For as much as I love, cherish and appreciate brutal, crushing heavy metal, the first music that ever made a genuine, lasting impact on me was punk rock. It might sound stupid, but I don’t care: “Superman” by Goldfinger was the first song that I ever remember falling in love with, and that feeling hasn’t left me. Punk has shaped who I am as a person, politically, socially and musically and Ignite are one of the forefathers that blossomed the kind of melodic hardcore that sets my soul alight into the mainstream. On their new self-titled release, change comes to the band, but their fighting spirit is only that much stronger.
Formed in 1993 in Orange County, California, Ignite have been putting in the work since day one. 2000 saw them finally break through with the essential A Place Called Home, but by that point they had pretty much been writing and touring nonstop, winning over fans in over forty countries. In true punk fashion, the band’s music has always carried a spirit of radical politics and environmentalism, with money taken in by the band donated to organizations such as Earth First, Doctors Without Borders and Sea Shepherd. Holding down the fort and providing much of the band’s lyrical direction for more than twenty-five years was singer Zoli Téglás, who decided to step down in 2020, leaving the band in an understandably precarious position. How do you replace your frontman of over two decades and keep the drive alive? Apparently, the answer comes from unlikely places in the form of Eli Santana, guitarist of heavy metal mainstays Holy Grail, who comes in guns fucking blazing to pick up the mic and bring the band into their next era. Musically, Ignite shows the band hasn’t lost a single ounce of momentum. In fact, while Zoli’s tenure in the band absolutely cannot be undersold, Ignite sounds practically reinvigorated. They clearly found the best way to move forward while still respecting where they came from.
Obviously, the place to start talking about Ignite is how Eli’s vocals fit. It’s not going to be a very nuanced, both-sides discussion though: the guy has a fucking set of pipes on him, he executes to the absolute highest of degrees and he seamlessly matches the energy of the rest of the band. His delivery is, unsurprisingly, very similar to Zoli’s, but he does manage to put his own particular spin on melodies (see “The River” and “The Butcher in Me”). Bringing him into the fold feels like a natural, obvious fit, even though I had no idea he was such a talented vocalist and charismatic frontman to boot. The songs on Ignite run the usual gamut of political critique and collective organization, but also feature a significant number of personal topics dealing with loss of friendship and confrontation. Musically, the rest of the group is lockstep and brings the fire (pun intended) evoked in their earlier material. “Anti-Complicity Anthem” sounds like it was ripped from the soundtrack to Tony Hawk’s Pro Skater, and I’m being dead serious when I say that this is basically the Medal of Honor in terms of compliments I could pay a song. Stompers like the aforementioned opener, “Call Off the Dogs” and “On the Ropes” bring equal parts melodic passion and hardcore fury to the table, all wrapped up in the requisite chant-along choruses and gang-vocal shouts. This is punk for the old-school aficionados as much as it is for a new generation of pissed off kids.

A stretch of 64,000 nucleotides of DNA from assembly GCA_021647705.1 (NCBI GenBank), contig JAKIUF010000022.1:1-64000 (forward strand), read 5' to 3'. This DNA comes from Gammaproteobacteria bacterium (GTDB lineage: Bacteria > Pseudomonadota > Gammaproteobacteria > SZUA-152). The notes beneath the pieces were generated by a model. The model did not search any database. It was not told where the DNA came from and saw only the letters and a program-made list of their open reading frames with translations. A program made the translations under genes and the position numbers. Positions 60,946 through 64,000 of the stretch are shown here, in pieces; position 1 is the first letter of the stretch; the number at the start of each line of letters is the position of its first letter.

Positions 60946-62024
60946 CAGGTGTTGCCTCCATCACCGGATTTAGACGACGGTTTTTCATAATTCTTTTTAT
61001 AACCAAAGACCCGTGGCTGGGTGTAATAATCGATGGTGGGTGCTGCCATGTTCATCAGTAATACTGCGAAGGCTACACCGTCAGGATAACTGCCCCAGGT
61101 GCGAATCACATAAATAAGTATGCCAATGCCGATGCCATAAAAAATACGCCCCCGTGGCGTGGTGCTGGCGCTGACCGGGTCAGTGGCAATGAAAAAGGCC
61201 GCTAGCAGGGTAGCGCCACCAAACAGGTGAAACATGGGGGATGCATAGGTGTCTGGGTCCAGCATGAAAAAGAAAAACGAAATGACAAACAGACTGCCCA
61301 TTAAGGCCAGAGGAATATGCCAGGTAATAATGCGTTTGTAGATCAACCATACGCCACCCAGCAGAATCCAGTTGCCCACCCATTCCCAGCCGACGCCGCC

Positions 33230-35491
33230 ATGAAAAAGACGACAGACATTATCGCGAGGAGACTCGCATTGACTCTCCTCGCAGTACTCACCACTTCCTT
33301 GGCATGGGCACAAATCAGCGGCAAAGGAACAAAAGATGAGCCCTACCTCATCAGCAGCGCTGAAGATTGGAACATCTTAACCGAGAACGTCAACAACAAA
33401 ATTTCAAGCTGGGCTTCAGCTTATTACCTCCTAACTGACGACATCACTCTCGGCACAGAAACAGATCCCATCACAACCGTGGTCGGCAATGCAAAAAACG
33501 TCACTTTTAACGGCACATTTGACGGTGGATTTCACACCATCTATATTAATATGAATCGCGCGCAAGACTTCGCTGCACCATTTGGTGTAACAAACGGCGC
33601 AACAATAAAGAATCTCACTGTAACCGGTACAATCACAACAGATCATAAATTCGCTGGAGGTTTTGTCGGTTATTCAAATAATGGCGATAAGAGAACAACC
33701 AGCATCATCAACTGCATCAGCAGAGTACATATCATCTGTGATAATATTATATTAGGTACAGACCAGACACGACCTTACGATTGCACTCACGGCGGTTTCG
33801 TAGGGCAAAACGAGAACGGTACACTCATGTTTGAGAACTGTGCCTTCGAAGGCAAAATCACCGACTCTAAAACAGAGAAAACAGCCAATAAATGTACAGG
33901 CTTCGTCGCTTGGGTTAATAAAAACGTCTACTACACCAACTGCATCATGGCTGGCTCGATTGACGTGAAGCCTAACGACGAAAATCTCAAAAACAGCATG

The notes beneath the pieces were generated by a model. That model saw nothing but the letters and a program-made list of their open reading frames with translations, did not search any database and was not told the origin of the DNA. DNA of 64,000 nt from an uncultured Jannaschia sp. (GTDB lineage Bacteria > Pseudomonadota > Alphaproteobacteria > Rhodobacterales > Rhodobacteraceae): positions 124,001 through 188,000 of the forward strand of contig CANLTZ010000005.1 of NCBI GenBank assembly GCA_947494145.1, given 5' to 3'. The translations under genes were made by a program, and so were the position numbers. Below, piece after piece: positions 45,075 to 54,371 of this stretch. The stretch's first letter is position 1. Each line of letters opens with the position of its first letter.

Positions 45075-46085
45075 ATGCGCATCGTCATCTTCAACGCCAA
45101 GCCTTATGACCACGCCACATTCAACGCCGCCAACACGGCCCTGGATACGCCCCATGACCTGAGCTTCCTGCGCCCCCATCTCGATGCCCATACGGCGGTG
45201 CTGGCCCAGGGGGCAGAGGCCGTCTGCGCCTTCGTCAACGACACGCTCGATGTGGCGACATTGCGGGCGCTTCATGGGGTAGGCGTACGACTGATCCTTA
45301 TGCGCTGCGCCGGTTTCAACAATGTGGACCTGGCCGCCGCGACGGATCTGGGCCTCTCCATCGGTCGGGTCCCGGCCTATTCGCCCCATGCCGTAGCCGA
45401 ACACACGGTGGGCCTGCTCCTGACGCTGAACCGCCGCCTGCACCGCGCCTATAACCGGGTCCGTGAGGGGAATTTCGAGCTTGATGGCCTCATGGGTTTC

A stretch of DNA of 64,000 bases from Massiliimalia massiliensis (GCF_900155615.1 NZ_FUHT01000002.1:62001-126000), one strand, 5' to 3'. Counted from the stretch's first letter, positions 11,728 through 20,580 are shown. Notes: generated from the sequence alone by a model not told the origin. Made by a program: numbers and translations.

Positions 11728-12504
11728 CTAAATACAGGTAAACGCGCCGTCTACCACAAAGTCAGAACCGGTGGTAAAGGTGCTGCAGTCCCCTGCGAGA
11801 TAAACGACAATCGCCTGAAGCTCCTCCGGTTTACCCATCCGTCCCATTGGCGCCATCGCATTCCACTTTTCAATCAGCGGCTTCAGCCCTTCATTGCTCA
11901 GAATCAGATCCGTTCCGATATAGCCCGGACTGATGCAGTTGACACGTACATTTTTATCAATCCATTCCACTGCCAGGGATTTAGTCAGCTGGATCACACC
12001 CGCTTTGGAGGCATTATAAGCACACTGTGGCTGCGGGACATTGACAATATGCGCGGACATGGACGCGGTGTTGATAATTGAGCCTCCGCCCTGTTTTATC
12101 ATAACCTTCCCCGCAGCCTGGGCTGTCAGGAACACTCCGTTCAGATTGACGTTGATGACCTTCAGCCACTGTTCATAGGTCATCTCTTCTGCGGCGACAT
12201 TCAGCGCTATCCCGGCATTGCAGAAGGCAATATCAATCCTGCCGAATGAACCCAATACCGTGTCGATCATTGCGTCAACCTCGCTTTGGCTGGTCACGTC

Ignite is exactly what I have been missing from punk music. A tragic number of bands that started at their caliber have either outright sold out or at least flirted with the idea. Of course, there is plenty of good coming out of the new generation of kids picking up their instruments, but it’s nice to know that there is one band from my generation that has always and will continue to always consistently put in the work, no matter what changes may come their way.